At an event held on March 21, workers at the University’s Central Energy Plant shoveled the last lumps of coal used to create energy for Cornell. Since Wednesday, when the last of the coal was combusted, the University’s Ithaca campus has been coal-free.
Marking the success of the University’s “Moving Beyond Coal” initiative , Cornell now uses natural gas to provide the campus with its electricity and heat, according to Tim Peer, energy plant manager of Cornell’s Combined Heat and Power Plant.
“It is a significant reduction in our greenhouse gas emissions and the end of the coal era at Cornell,” said Robert Bland, senior director of the University’s environmental compliance and sustainability office. “This is a major milestone in our goal to create a ‘carbon-neutral campus.’”
In the fall of 2009, Cornell launched the Climate Action Plan , a set of 19 initiatives that are currently being implemented to achieve net-zero emissions rates at the University by 2050. Kyu-Jung Whang, vice president for facilities services, said “Moving Beyond Coal” was introduced to dramatically reduce the University’s carbon footprint — the amount of greenhouse gases emitted into the atmosphere by Cornell.
“The largest single contributor to our carbon footprint was the emissions from burning coal to heat,” Whang said.
According to the University’s Sustainable Campus website , on-site combustion of coal represented 56 percent of the approximately 319,000 metric tons of Cornell’s greenhouse gas footprint in 2008. Peer said that, before 2009, the University used about 60,000 tons of Eastern Kentucky bituminous annually — the equivalent of 3,000 truckloads of coal.
Since the combined energy plant  — which was recently awarded  the Environmental Protection Agency’s Energy Star award in recognition of its “outstanding pollution reduction and energy efficiency qualities” — began operating in January 2010, coal use dropped to 6,000 tons a year before it was phased out entirely, Peer said.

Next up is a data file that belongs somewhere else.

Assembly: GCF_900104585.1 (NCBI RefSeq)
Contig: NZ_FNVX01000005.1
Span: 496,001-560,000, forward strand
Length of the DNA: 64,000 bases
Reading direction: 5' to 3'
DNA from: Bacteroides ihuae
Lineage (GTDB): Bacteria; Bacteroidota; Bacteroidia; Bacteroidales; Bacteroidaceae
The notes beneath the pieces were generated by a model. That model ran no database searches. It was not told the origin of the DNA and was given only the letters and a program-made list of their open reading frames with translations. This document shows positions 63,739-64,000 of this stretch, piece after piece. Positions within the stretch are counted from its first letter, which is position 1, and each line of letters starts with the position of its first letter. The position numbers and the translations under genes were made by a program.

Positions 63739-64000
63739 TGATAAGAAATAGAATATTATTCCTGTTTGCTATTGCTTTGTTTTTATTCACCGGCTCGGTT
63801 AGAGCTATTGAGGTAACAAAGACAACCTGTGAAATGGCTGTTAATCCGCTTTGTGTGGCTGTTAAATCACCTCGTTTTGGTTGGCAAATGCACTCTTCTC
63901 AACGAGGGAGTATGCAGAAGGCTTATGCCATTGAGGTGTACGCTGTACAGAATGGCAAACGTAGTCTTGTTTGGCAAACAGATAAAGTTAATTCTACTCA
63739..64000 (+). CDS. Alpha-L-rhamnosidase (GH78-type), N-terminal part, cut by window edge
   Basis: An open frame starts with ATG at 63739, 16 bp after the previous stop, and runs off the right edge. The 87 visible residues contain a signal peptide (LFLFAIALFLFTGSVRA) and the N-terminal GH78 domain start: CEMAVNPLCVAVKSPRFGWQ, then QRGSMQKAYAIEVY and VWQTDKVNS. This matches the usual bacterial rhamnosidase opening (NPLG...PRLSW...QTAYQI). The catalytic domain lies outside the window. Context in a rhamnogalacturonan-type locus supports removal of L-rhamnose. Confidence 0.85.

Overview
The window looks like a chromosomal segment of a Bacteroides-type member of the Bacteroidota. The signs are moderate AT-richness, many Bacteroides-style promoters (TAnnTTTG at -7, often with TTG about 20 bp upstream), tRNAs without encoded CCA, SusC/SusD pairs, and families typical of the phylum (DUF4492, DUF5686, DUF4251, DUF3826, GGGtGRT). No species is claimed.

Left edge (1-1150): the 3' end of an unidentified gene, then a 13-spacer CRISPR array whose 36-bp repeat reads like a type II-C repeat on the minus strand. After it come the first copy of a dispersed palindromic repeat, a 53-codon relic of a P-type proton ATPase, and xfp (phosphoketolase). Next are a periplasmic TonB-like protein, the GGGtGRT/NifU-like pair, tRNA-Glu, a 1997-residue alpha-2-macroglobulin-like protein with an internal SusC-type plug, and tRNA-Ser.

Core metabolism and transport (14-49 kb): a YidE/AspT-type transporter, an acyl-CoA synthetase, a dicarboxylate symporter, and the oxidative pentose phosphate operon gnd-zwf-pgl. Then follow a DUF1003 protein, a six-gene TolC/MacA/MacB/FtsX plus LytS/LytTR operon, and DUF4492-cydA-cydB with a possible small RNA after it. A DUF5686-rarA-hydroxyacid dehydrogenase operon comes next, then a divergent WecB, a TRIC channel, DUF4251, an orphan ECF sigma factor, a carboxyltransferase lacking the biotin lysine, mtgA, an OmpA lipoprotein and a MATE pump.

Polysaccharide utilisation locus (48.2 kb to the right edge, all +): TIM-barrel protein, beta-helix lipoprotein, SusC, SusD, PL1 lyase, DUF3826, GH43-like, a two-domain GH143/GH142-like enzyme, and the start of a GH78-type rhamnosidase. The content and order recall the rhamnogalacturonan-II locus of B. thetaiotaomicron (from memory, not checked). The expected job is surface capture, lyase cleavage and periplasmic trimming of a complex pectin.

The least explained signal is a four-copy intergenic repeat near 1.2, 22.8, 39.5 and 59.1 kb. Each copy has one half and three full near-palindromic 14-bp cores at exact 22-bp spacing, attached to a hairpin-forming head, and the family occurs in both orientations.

To replace the energy previously provided by coal, the University has used the new plant to harness energy from natural gas through a process called cogeneration.
The plant “features two natural gas turbines that are capable of providing the steam necessary to operate the campus year-round,” Whang said. By recycling excess heat produced from the combustion of natural gas, the turbines not only generate electricity, but also produce steam that can be used to heat the campus, according to the University’s energy and sustainability website.
As a result of Cornell’s actions, on-site coal consumption has dropped to zero, while coal usage associated with purchased electricity has been reduced by 80 percent, according to Peer.
Because it has an operating efficiency of approximately 79 percent, the plant uses 29 percent less fuel than the average power plant. Whang said this reduces Cornell’s carbon dioxide emissions by 89,300 tons per year — preventing the equivalent of “emissions from more than 15,400 passenger vehicles,” according to the EPA. This emissions reduction cuts about 25 percent of the University’s carbon footprint, Whang said.
In addition to being more environmentally friendly, natural gas is a more efficient and affordable energy source than coal, according to the University.
As for the Central Energy Plant, now that it is no longer used to burn coal, the coal boilers are in “standby mode,” said Bland, senior director of the University’s sustainability office. The University is currently investigating the feasibility of bringing the boilers back into service with “sustainably harvested biomass as a fuel,” he said.
“This would [further] advance our Climate Action Plan. We’re working with a class taught by Tim Fahey in natural resources to study this option,” Bland said.
“The switch-over is significant in that it shows the University’s commitment to addressing climate change issues,” Whang said. “[It] keeps Cornell on track to meet its climate commitment.”